EU leaders agree to cut emissions 55 percent by 2030
EU leaders agreed Friday to raise the bloc’s 2030 emissions-cutting goal to 55 percent — an important step for the European Green Deal’s aim to reach climate neutrality by 2050.
“Europe is the leader in the fight against climate change,” European Council President Charles Michel tweeted Friday morning.
Negotiations stalled overnight over concerns that poorer, coal-reliant countries in Central and Eastern Europe would have to bear the brunt of the costs of raising the target from its current 40 percent.
In order to assuage those concerns, the final text reassured them of financial and regulatory support. The agreement also gives assurances they can use nuclear power and natural gas to replace dirtier fossil fuels.
The deal also calls for reforming the Emissions Trading System, singling out the Modernization Fund to provide more support to poorer and coal-reliant countries. That’s especially aimed at Poland, which was the biggest hold-out until the end, officials said.
As well, the 2030 goal will be delivered by the bloc collectively, rather than at national level — another worry of the Central Europeans, but something that’s likely to spark future conflicts over how fast each country will cut down its pollution.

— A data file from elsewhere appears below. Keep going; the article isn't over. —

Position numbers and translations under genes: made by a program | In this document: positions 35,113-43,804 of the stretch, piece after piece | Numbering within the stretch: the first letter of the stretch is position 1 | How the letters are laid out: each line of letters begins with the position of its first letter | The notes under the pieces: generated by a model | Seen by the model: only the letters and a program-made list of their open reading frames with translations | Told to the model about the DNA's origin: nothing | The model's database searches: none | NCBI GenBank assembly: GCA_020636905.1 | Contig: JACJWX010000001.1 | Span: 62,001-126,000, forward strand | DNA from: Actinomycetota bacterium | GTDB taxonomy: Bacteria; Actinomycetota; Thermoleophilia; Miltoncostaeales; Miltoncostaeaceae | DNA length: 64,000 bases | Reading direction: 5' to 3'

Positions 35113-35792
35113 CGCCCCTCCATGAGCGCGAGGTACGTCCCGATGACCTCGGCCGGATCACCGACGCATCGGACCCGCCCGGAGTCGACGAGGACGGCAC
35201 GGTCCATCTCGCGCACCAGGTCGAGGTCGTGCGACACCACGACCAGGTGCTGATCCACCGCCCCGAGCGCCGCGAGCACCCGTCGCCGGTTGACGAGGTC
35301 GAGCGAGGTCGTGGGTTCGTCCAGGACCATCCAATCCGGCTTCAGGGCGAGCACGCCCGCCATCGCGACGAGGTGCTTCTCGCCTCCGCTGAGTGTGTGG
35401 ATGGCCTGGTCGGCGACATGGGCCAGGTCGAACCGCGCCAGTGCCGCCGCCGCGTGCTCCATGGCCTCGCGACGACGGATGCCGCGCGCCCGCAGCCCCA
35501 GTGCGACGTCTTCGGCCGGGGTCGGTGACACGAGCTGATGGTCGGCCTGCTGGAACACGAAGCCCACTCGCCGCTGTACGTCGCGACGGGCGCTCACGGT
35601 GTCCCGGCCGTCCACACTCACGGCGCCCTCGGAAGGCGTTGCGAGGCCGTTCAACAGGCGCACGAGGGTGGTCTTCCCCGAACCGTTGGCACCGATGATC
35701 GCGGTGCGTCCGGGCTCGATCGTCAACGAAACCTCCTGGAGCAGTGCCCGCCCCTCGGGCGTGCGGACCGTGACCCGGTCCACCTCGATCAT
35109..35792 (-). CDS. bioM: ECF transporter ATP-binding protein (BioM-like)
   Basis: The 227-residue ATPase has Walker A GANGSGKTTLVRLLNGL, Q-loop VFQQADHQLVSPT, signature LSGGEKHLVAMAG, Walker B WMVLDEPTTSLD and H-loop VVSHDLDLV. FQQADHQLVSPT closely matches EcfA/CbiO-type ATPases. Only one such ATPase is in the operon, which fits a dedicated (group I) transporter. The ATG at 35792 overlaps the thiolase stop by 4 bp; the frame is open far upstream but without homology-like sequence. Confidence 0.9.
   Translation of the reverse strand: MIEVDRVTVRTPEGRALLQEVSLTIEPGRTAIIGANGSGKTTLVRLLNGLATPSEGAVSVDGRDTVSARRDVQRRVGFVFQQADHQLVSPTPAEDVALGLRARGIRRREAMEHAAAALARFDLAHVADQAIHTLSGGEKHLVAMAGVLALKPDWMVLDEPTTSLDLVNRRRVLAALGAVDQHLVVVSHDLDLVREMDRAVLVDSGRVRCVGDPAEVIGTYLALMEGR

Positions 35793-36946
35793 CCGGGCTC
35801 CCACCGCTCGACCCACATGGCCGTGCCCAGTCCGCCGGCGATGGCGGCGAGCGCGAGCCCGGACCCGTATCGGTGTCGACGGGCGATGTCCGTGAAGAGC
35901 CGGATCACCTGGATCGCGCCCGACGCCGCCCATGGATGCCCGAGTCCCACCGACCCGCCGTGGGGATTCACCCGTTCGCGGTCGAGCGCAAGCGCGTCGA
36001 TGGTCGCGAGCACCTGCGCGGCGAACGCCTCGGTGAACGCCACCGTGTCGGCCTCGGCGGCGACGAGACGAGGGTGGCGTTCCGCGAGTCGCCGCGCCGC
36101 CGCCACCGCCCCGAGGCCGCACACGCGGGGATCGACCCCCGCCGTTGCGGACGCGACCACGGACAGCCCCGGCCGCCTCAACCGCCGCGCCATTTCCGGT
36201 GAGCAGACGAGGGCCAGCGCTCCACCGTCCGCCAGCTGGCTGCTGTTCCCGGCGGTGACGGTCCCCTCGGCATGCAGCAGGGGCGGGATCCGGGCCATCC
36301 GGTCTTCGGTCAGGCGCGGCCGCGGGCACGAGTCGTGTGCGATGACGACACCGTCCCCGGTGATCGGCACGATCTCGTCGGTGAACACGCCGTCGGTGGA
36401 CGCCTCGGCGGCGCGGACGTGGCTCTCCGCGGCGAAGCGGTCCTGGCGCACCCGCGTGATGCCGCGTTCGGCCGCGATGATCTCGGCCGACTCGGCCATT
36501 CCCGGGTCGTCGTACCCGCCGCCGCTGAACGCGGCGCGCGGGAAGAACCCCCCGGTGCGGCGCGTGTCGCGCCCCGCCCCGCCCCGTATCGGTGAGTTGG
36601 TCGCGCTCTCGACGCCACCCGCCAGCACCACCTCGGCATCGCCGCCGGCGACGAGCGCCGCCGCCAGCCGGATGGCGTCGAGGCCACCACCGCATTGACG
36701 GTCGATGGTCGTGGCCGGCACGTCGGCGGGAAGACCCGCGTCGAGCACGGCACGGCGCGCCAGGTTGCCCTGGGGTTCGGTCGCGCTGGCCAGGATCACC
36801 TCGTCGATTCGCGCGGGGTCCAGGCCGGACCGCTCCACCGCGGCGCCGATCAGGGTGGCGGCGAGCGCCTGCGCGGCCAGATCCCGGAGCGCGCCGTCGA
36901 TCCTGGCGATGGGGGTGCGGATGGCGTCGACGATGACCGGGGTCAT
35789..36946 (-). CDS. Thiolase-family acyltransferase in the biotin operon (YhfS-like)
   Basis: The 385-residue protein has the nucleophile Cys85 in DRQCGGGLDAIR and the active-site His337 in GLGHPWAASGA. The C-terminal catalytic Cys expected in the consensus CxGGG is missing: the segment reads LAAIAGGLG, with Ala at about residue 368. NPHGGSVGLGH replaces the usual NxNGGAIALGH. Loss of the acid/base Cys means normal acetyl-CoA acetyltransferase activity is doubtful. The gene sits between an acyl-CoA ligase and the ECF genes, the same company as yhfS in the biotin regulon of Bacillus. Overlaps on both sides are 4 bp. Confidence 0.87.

The new target will count emissions absorbed by land use and forests, giving it a few percentage points head start — something that worries climate campaigners.
The final deal still needs to be hammered out with the European Parliament, which wants a 60 percent cut but is unlikely to make much headway against the Council.
Hitting the tougher 2030 goal means a huge new regulatory rollout by the Commission next year targeting every sector of the economy.
The new goal is a key part of the EU’s new Paris Agreement commitment, which it will present at a U.N. climate summit on Saturday.